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Re: Multi-CPU harmless lockdep on x86 while copying data

To: Christoph Hellwig <hch@xxxxxxxxxxxxx>
Subject: Re: Multi-CPU harmless lockdep on x86 while copying data
From: Dave Chinner <david@xxxxxxxxxxxxx>
Date: Tue, 11 Mar 2014 07:46:47 +1100
Cc: "Michael L. Semon" <mlsemon35@xxxxxxxxx>, xfs-oss <xfs@xxxxxxxxxxx>
Delivered-to: xfs@xxxxxxxxxxx
In-reply-to: <20140310103716.GA1431@xxxxxxxxxxxxx>
References: <531BD8B9.1090400@xxxxxxxxx> <20140310025523.GV6851@dastard> <20140310103716.GA1431@xxxxxxxxxxxxx>
User-agent: Mutt/1.5.21 (2010-09-15)
On Mon, Mar 10, 2014 at 03:37:16AM -0700, Christoph Hellwig wrote:
> On Mon, Mar 10, 2014 at 01:55:23PM +1100, Dave Chinner wrote:
> > Changing the directory code to handle this sort of locking is going
> > to require a bit of surgery. However, I can see advantages to moving
> > directory data to the same locking strategy as regular file data -
> > locking heirarchies are identical, directory ilock hold times are
> > much reduced, we don't get lockdep whining about taking page faults
> > with the ilock held, etc.
> > 
> > A quick hack at to demonstrate the high level, initial step of using
> > the IOLOCK for readdir serialisation. I've done a little smoke
> > testing on it, so it won't die immediately. It should get rid of all
> > the nasty lockdep issues, but it doesn't start to address the deeper
> > restructing that is needed.
> 
> What synchronization do we actually need from the iolock?  Pushing the
> ilock down to where it's actually needed is a good idea either way,
> though.

The issue is that if we push the ilock down to the just the block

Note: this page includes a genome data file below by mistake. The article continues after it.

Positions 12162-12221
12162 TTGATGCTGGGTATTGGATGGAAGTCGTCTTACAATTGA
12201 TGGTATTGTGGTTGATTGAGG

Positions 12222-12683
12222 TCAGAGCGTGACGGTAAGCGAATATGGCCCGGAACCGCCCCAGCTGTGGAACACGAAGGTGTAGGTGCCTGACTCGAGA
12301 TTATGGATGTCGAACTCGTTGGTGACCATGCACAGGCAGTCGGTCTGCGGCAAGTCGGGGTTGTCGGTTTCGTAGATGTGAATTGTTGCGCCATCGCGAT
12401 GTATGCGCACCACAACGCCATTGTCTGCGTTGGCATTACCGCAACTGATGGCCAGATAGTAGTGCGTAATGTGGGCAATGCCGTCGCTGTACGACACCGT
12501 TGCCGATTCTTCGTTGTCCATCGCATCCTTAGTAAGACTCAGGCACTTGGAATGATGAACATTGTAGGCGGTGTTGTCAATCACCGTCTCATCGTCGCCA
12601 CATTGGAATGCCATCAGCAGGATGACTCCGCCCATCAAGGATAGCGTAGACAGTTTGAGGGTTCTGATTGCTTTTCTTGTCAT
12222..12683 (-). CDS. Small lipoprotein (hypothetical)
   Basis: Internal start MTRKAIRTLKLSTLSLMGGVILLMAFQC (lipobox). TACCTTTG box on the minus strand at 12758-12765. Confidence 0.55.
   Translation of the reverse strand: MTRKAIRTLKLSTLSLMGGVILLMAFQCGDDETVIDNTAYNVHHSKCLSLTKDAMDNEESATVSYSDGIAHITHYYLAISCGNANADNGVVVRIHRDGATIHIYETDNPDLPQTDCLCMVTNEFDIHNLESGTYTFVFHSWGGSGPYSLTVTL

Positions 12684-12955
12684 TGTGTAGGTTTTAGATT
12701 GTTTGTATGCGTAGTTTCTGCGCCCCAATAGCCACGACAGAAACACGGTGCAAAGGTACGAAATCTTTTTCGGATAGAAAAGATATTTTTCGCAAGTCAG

mapping routines, the directory can be modified while the readdir is
in progress. That's the root problem that adding the ilock solved.
Now, just pushing the ilock down to protect the bmbt lookups might
result in a consistent lookup, but it won't serialise sanely against
modifications.

i.e. readdir only walks one dir block at a time but
it maps multiple blocks for readahead and keeps them in a local
array and doesn't validate them again before issuing read o nthose
buffers. Hence at a high level we currently have to serialise
readdir against all directory modifications.

The only other option we might have is to completely rewrite the
directory readahead code not to cache mappings. If we use the ilock
purely for bmbt lookup and buffer read, then the ilock will
serialise against modification, and the buffer lock will stabilise
the buffer until the readdir moves to the next buffer and picks the
ilock up again to read it.

That would avoid the need for high level serialisation, but it's a
lot more work than using the iolock to provide the high level
serialisation and i'm still not sure it's 100% safe. And I've got no
idea if it would work for CXFS. Hopefully someone from SGI will
chime in here....

> > This would be a straight forward change, except for two things:
> > filestreams and lockdep. The filestream allocator takes the
> > directory iolock and makes assumptions about parent->child locking
> > order of the iolock which will now be invalidated. Hence some
> > changes to the filestreams code is needed to ensure that it never
> > blocks on directory iolocks and deadlocks. instead it needs to fail
> > stream associations when such problems occur.
> 
> I think the right fix is to stop abusing the iolock in filestreams.
> To me it seems like a look inside fstrm_item_t should be fine
> for what the filestreams code wants if I understand it correctly.
> 
> From looking over some of the filestreams code just for a few minutes
> I get an urge to redo lots of it right now..

I get that urge from time to time, too. So far I've managed to avoid
it.

> > @@ -1228,7 +1244,7 @@ xfs_create(
> >      * the transaction cancel unlocking dp so don't do it explicitly in the
> >      * error path.
> >      */
> > -   xfs_trans_ijoin(tp, dp, XFS_ILOCK_EXCL);
> > +   xfs_trans_ijoin(tp, dp, XFS_IOLOCK_EXCL | XFS_ILOCK_EXCL);
> 
> What do we need the iolock on these operations for?

These are providing the high level readdir vs modification
serialisation protection. And we have to unlock it on transaction
commit, which is why it needs to be added to the xfs_trans_ijoin()
calls...

Cheers,

Dave.
-- 
Dave Chinner
david@xxxxxxxxxxxxx

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